Glutathione is made up of three amino acids, cysteine, glycine, and glutamic acid. The most important amino acid in glutathione synthesis is cysteine. It is also generally the first amino acid to be depleted. While cysteine is a non-essential amino acid (meaning that it is produced in the body and not needed in the diet), you can increase your bodily levels of this amino acid by consuming sources of whey protein, such as yogurt, cottage cheese, and ricotta.
Glutathione generally has low bioavailability when digested, either as a supplement or within your diet. However, there are a few foods that can increase your cellular glutathione levels. Some examples are spinach, asparagus, okra, and avocados.
Sleep and Exercise
Adequate amounts of sleep and exercise seem to improve everything. Glutathione levels are no different. Sleep and glutathione work together in a healthy cycle. Sleep increases glutathione, while healthy glutathione levels improve sleep.
Similarly, aerobic and weight training has been shown to increase resting glutathione levels in humans. While aerobic training and weight training alone are effective, the combination of the two offers the highest benefit.
Glutathione is an antioxidant that can be successfully supplemented. There are a variety of methods with varying rates of success.
A 500-mg supplement of vitamin C daily has been shown to raise blood cell glutathione levels up to 50%. This is one more way that getting enough vitamin C offers protection on a cellular level.
Milk thistle has long been used to support healthy liver function. Recent studies also suggest that it might be able to raise lowered plasma levels of glutathione. Of particular interest is silymarin, a derivation of the milk thistle plant.
Turmeric features a powerful antioxidant called curcumin. When taken as a supplement or through the diet, turmeric is believed to increase the activity of glutathione enzymes and raise depleted glutathione levels. Most of these studies have been on animals, so there is more research needed on humans.
Unfortunately, glutathione supplements are fully metabolized in the stomach and gut, making them an ineffective source of plasma glutathione.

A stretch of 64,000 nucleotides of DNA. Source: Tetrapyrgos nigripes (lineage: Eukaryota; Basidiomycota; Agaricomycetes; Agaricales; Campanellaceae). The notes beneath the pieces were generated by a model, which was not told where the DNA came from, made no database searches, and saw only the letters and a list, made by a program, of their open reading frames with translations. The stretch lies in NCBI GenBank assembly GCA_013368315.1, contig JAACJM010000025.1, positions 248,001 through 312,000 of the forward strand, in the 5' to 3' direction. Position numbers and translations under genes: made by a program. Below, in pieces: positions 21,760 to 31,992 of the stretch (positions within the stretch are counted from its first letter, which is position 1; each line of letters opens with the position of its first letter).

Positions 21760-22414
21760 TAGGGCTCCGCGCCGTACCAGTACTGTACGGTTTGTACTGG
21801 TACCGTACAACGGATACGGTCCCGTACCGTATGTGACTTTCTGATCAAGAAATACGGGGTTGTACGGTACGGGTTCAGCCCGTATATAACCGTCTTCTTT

Supplementing with cysteine can raise plasma levels of glutathione, depending on which form of the amino acid is used.
NAC is one form of cysteine supplementation that offers some effectiveness at raising glutathione. Like glutathione supplements, the stomach and gut hoard NAC and keep the rest of the body from benefiting from it. Also, NAC is increasingly difficult to find on store shelves. It’s currently being recalled as a legal supplement by the FDA, in favor of big-money pharmaceutical companies.
NACET is better than NAC and is excluded from the troubles with the FDA. It is far more bioavailable, with an increase from 4-6% to 60-80%. NACET can raise plasma levels of glutathione by 250%, making it by far the most effective glutathione supplement.
Nutri’s NACET also has added glycine, another ingredient in the synthesis of glutathione, and selenium and molybdenum for additional health benefits.
There are many ways to increase your glutathione levels. The best way is to combine a healthy diet with sufficient sleep, both aerobic and weight training, and NACET supplementation. Keeping healthy levels of this master antioxidant will help you to combat the many toxins and pollutants lurking everywhere you go. It will also help protect you against the degenerative diseases associated with aging.*
Your health is everything. As your glutathione levels deplete, fight back with Nutri NACET. Formulated to keep you well at the cellular level, NACET is the best way to boost glutathione. Click here to get yours today!
*These statements have not been evaluated by the FDA. This product is not intended to diagnose, treat, cure or prevent any disease.